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12 December 2018

Squeezing More Bandwidth From a 10x Passive Probe

Shown is a comparison of inherent oscilloscope noise and noise at the shorted tip of a 10x passive probe
Figure 1: Shown is a comparison of inherent oscilloscope
noise and noise at the shorted tip of a 10x passive probe
Now that we have a better understanding of what's happening under the hood of a 10x passive oscilloscope probe, we can sum up its key characteristics. The first thing to know about such probes is that they offer relatively low bandwidth (<100 MHz). This is largely a result of the probe's tip inductance.

28 November 2018

10x Passive Probes and Cable Reflections

Figure 1: With unequal impedances at either end of the coax,
are cable reflections a concern in 10x passive probes?
We've been discussing the ubiquitous 10x passive probe here on Test Happens, beginning with an overview of the probe-oscilloscope system. We turned to the 10x passive probe itself and the issues posed by its constitutive circuitry. Then we covered what about that circuitry makes it usable at all, namely, its built-in equalization circuit.

08 November 2018

How Tip Inductance Impacts a Probing System's Bandwidth

Shown are FFT plots of a 10-MHz, fast-edge square wave reaching the oscilloscope via direct coax connection  (orange-yellow plot) and 10x passive probe fitted with a coax tip adapter (straw-colored plot)
Figure 1: Shown are FFT plots of a 10-MHz, fast-edge square
wave reaching the oscilloscope via direct coax connection
(orange-yellow plot) and 10x passive probe fitted with a coax
tip adapter (straw-colored plot)
If you're using 10x passive probes with your oscilloscope, it's important to understand the bandwidth of your probing system and how it's affected by various methods of probing the signal of interest. There's a relatively easy way to determine this parameter by probing a fast-edge, 10-MHz signal from a square-wave generator. Doing so can also instruct us in the effects of tip inductance on the probe's bandwidth.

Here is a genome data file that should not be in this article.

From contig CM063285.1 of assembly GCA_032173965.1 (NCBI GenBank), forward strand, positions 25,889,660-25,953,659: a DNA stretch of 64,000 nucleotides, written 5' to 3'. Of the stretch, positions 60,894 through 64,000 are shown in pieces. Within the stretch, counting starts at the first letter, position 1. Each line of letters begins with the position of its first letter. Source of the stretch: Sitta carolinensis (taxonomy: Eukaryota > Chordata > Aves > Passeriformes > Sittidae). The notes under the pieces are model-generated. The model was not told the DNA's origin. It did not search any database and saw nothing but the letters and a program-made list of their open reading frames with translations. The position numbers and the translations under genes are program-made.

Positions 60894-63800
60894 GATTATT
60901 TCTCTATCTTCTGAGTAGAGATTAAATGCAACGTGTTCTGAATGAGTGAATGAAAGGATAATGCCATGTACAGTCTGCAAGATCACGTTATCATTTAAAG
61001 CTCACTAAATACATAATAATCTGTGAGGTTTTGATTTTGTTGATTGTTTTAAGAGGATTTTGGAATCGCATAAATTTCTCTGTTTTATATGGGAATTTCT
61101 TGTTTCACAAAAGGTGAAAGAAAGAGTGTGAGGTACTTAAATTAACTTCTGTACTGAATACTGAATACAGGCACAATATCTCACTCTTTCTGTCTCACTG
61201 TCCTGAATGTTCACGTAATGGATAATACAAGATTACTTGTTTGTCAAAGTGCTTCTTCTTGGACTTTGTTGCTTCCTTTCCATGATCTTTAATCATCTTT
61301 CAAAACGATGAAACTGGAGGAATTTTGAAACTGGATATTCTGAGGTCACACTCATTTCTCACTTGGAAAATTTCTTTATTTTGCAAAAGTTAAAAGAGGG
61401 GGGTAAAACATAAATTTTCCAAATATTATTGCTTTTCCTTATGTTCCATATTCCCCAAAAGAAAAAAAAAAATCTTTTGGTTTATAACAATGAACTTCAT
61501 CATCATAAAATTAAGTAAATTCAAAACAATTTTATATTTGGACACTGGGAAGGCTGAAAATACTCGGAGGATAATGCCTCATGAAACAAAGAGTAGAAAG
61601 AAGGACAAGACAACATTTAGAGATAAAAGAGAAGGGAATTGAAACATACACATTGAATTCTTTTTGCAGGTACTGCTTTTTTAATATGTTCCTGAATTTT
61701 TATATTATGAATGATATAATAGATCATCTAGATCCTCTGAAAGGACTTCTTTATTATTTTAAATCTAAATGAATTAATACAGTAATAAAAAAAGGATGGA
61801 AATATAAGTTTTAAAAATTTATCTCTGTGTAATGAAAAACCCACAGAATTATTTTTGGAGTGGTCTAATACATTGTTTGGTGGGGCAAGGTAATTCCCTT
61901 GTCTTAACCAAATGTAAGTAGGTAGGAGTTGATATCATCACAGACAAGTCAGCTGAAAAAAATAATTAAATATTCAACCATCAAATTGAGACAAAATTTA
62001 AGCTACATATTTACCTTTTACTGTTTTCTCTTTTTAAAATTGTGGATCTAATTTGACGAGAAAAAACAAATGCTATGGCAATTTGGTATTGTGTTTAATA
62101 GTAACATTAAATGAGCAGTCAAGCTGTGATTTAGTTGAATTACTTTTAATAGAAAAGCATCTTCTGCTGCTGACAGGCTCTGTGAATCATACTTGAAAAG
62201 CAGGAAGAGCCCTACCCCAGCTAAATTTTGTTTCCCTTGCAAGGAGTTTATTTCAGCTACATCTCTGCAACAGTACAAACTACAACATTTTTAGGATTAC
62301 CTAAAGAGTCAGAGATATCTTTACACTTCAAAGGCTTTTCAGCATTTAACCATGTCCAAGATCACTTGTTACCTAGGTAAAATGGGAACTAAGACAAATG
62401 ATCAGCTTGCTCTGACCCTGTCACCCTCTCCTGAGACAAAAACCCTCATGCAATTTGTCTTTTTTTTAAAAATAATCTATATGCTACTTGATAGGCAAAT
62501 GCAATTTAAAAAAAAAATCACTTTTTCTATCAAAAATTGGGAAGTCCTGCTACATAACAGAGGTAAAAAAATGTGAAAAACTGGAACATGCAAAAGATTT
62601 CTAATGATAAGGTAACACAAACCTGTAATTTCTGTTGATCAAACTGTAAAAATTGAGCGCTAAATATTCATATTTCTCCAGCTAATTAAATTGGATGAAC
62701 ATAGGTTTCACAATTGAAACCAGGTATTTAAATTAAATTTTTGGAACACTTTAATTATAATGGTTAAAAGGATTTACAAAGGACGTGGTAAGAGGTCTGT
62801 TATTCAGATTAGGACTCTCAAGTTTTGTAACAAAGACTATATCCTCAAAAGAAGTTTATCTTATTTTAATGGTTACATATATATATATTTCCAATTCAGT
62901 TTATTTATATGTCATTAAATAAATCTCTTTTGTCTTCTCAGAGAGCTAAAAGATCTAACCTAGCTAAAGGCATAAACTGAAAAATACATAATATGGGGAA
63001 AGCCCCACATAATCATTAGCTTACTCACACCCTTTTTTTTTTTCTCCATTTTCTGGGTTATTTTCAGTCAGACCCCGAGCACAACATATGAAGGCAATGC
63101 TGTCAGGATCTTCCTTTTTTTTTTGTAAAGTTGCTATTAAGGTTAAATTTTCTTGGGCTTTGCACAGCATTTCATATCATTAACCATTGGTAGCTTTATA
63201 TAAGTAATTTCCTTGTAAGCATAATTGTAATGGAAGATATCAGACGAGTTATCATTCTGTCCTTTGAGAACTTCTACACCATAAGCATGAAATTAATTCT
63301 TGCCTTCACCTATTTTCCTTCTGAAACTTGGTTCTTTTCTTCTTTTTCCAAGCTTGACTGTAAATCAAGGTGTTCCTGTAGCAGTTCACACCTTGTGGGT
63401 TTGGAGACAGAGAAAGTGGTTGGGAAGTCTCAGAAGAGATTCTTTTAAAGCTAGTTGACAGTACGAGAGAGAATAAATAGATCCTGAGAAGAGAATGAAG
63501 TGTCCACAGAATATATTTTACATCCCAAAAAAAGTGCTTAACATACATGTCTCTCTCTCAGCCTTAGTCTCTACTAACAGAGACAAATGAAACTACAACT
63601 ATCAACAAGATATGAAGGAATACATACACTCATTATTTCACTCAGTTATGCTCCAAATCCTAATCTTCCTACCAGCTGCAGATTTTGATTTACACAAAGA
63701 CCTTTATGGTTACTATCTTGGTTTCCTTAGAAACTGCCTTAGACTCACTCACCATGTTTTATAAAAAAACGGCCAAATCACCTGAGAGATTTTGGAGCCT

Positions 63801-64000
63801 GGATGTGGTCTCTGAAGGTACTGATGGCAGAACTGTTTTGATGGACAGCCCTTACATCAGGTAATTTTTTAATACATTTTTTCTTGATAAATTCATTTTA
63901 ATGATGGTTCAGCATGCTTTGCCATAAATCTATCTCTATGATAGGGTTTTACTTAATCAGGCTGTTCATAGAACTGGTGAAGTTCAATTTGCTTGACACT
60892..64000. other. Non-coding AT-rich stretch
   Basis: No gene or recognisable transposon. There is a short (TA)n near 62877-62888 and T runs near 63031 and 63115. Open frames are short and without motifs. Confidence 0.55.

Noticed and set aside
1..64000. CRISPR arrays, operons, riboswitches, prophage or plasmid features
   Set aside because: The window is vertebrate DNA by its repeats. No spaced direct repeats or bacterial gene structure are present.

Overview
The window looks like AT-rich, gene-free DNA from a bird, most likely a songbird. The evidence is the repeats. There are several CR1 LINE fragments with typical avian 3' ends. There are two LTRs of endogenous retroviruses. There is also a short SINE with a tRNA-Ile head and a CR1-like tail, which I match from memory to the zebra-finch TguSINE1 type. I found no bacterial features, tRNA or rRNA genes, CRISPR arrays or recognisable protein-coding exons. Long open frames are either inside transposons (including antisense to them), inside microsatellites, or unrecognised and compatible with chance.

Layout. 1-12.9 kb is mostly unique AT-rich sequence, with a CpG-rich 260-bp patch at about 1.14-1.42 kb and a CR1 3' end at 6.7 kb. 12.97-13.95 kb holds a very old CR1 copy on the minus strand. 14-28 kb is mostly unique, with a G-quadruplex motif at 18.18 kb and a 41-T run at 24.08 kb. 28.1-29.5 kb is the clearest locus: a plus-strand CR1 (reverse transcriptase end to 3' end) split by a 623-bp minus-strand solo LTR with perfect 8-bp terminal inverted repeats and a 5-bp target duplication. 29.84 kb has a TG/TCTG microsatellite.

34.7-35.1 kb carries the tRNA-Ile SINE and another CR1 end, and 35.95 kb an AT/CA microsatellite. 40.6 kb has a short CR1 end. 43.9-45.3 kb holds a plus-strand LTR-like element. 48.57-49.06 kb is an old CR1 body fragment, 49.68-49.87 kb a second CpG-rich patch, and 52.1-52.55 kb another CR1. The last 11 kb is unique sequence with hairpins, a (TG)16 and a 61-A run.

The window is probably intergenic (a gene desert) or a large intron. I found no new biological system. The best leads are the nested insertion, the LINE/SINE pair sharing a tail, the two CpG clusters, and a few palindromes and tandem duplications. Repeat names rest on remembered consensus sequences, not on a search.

01 November 2018

How Equalization Works in 10x Passive Probes

The adjustable equalization circuit on the oscilloscope end of the coaxial cable compensates for the 10x passive probe's inherent low-pass filter characteristics
Figure 1: The adjustable equalization circuit on the oscilloscope
end of the coaxial cable compensates for the 10x passive
probe's inherent low-pass filter characteristics
We've been discussing 10x passive probes and their inner workings; our last post covered all the ways in which a 10x passive probe is apt to be a liability. They'd be basically unusable for any measurements at all but for one attribute: their equalization circuit (Figure 1). Without it, the 10x passive probe makes a pretty good low-pass filter, but the equalization circuit counters that with a high-pass filter to balance things out.

24 October 2018

Secrets of the 10x Passive Probe

The 10x passive probe  becomes a better measurement tool when we understand its limitations
Figure 1: The 10x passive probe
becomes a better measurement
tool when we understand its
limitations
We began this series of posts on oscilloscope probes by putting them in perspective: Probes have a number of different jobs to do, including serving effectively as both a mechanical and electrical interface. Despite having electrical attributes of their own, we want them to grab our signal of interest, but we don't want them to affect that signal in any way.

10 October 2018

Putting Probes in Perspective

Probe, cable, and oscilloscope form a system that makes or breaks the accuracy of signal acquisitions
Figure 1: Probe, cable, and oscilloscope form a system
that makes or breaks the accuracy of signal acquisitions
Few aspects of using an oscilloscope are as important as the probe: after all, the probe forms both the mechanical and electrical interfaces between the device under test (DUT) and the oscilloscope itself. To feed a signal into an oscilloscope, we're limited to a coaxial connection. Thus, we need a geometry transformer that picks up the signal of interest from the DUT and transfers it to the oscilloscope's coaxial connection.

13 September 2018

Decision Feedback Equalization

DFE filter output is based on a linear combination of previous bit decisions
Figure 1: DFE filter output is based on
a linear combination of previous bit
decisions
In debugging high-speed serial links, one must be cognizant of various forms of equalization that might be used in the link to compensate for signal degradation in the channel. Inter-symbol interference (ISI), attenuation, impedance mismatches, and insertion losses can all contribute to this loss of signal quality. To combat these effects, designers implement techniques such as continuous time linear equalization and feed-forward equalization.